307

First on the west our main army, then Lee's main army, then the Sixth Corps, then a rebel Corps, and then our siege guns, planted on the east side of "the river—a most extraordinary sandwiching of opposing forces together.

Instead of attempting to cut his way through to Hooker in front, or Fredericksburg in the rear, Gen. Sedgwick drew back Brook's Division, still in the advance, and arranging his army in the form of an arc, fronting towards the enemy, gradually contracted the lines until the wings extended nearly to the river. By this movement the rebels were thrown out of the rear to his left front. The lines continued to stretch out towards the river, until they enclosed Banks' Ford, six miles above the city, over which communication was immediately established with Falmouth, and Gen. Sedgwick sent for supplies. The announcement of this fact dispelled much of the gloom prevailing at headquarters, for it was then known that if the Corps could hold out until night it would be able to draw back to the ford, under cover of darkness, and escape.

At daybreak, the Thirty-third, together with three other Regiments of Gen. Neill's Brigade, had been sent out to attack a body of rebels who appeared on the higher ridge, some distance further on from the point where they finally descended. After a spirited fight, the enemy were put to flight. The Regiment had now returned, and was posted on the left curvature of the arc formed by Sedgwick, about one mile from the Heights, and near the road leading 308 THE ENEMY'S CHARGE AND REPULSE. from the city. Occupying a commanding position, and being so near, they could perceive all the operations of the flanking force, which numbered twentyfive thousand. The reader can imagine their feelings at seeing the Heights which they had so gallantly stormed on the day previous, now reöccupied by the enemy. After being arranged in line of battle, the men amused themselves by firing at the rebel skirmishers, who crept up behind the trees and fences to reconnoitre our position. Several were killed in this manner. Lieutenant Carter, seizing a musket from the hands of one of his men, brought down a general officer, who persisted in recklessly riding out in front of the line.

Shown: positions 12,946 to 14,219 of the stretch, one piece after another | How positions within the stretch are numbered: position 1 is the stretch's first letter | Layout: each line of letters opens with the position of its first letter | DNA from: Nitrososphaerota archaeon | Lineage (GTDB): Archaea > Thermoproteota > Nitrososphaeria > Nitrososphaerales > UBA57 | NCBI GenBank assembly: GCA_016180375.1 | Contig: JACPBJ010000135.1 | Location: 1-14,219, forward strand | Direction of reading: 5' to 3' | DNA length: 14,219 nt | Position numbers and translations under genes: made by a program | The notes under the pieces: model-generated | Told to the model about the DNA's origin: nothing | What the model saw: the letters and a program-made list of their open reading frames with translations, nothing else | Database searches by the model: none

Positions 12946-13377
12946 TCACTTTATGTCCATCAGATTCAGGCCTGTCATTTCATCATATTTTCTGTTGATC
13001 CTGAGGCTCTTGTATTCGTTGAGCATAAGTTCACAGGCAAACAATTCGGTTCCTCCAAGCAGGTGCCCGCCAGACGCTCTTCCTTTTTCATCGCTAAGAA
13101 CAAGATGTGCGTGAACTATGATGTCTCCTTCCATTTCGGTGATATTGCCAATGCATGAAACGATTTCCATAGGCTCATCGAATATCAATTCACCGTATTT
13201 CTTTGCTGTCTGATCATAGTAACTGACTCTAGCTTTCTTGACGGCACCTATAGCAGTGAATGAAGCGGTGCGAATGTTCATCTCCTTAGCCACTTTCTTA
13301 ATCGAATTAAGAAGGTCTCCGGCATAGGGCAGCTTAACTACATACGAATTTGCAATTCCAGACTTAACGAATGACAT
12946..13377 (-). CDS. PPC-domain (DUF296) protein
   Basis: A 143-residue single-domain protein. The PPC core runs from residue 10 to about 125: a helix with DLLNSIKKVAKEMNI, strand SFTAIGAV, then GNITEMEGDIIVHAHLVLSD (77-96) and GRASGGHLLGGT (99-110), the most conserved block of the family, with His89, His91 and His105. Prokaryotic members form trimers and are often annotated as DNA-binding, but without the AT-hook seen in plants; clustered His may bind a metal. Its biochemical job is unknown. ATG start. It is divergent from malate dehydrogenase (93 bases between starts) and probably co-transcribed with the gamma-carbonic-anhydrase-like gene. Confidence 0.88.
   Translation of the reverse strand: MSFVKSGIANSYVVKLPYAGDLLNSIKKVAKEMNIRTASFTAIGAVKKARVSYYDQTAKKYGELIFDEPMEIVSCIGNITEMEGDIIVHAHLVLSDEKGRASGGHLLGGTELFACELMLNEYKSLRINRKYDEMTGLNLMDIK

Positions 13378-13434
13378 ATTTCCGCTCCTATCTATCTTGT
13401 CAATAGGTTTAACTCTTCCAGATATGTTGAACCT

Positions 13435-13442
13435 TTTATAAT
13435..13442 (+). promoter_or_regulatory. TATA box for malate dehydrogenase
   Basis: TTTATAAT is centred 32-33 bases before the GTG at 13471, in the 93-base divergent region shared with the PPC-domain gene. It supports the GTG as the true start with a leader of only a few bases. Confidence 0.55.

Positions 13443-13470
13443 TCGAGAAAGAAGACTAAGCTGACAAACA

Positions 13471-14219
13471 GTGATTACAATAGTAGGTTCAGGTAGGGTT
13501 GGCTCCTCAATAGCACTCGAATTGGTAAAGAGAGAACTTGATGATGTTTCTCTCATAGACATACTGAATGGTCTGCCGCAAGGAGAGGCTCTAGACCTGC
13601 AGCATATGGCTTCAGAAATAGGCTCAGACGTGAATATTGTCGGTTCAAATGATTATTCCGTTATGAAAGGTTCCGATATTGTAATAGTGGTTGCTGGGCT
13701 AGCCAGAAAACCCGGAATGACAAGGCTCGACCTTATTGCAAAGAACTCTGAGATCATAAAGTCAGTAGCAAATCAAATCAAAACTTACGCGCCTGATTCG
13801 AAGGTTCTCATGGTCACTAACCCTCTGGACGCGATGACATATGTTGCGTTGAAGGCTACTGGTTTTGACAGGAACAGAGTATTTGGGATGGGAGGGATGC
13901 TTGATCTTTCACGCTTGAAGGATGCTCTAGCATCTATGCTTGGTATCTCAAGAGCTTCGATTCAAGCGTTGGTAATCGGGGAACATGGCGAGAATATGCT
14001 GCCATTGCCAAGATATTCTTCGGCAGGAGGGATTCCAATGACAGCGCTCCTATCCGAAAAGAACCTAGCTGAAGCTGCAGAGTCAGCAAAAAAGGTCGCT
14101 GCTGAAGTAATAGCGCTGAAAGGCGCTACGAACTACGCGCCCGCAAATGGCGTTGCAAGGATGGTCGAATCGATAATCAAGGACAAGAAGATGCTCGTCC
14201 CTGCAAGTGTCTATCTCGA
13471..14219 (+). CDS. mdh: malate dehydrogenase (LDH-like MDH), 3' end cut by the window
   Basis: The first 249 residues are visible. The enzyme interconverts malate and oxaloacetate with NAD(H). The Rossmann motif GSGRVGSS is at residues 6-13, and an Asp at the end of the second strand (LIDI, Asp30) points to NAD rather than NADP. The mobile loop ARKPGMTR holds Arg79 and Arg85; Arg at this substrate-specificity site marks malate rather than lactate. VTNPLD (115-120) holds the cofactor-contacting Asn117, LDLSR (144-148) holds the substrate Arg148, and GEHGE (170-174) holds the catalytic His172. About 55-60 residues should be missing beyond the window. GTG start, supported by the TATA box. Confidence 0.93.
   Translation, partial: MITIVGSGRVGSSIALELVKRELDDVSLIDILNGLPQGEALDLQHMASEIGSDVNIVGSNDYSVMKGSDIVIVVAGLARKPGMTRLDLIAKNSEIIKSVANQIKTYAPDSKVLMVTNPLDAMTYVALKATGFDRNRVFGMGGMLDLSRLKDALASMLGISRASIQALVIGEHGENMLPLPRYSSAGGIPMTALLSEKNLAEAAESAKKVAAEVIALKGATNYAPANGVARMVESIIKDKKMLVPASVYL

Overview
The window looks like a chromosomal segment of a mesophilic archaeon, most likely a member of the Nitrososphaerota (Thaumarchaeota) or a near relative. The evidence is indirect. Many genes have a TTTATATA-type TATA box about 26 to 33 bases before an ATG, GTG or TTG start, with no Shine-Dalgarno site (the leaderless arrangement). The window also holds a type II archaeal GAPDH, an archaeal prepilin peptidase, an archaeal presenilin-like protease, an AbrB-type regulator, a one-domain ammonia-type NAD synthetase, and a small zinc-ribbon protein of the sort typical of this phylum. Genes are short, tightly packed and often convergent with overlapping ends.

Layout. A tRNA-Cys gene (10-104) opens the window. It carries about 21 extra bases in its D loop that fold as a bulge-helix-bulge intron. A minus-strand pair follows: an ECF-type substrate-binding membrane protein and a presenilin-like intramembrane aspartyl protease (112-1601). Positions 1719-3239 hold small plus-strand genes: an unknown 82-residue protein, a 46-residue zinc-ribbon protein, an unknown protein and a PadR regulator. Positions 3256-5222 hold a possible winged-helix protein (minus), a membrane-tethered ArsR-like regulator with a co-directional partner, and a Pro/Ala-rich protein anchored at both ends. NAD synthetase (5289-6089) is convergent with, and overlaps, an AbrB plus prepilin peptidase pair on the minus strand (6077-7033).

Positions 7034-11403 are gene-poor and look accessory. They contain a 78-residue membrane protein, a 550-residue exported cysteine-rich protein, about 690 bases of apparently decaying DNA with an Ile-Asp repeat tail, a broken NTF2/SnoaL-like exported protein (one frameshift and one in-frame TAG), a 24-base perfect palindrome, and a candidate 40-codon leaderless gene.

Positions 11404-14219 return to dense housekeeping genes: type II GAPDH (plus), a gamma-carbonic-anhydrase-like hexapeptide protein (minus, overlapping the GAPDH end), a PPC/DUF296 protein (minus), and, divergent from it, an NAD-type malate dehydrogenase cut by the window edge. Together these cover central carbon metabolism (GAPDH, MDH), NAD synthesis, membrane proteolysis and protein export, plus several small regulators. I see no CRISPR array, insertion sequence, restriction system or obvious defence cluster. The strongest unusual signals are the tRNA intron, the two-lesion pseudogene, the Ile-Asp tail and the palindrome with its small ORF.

As the morning advanced, members of the Regiment proceeded out on the road, and brought in one of the wagons abandoned by the teamsters, which proved to be well stocked with delicacies for a General and his Staff. This was a rich prize for the men, who, now having subsisted for six days on the scanty contents of their haversacks, were as eager for food as the famished Arab in the desert, who, discovering a bag of gold, mourned that it did not contain dates.

Towards noon a Brigade of rebels charged upon the earthworks thrown up in front of the Brigade, but were handsomely repulsed, and two hundred of them made prisoners, by a counter charge.

Our forces remained in two lines of battle, expecting every moment a fierce onslaught from various points. But the day wore away without an attack,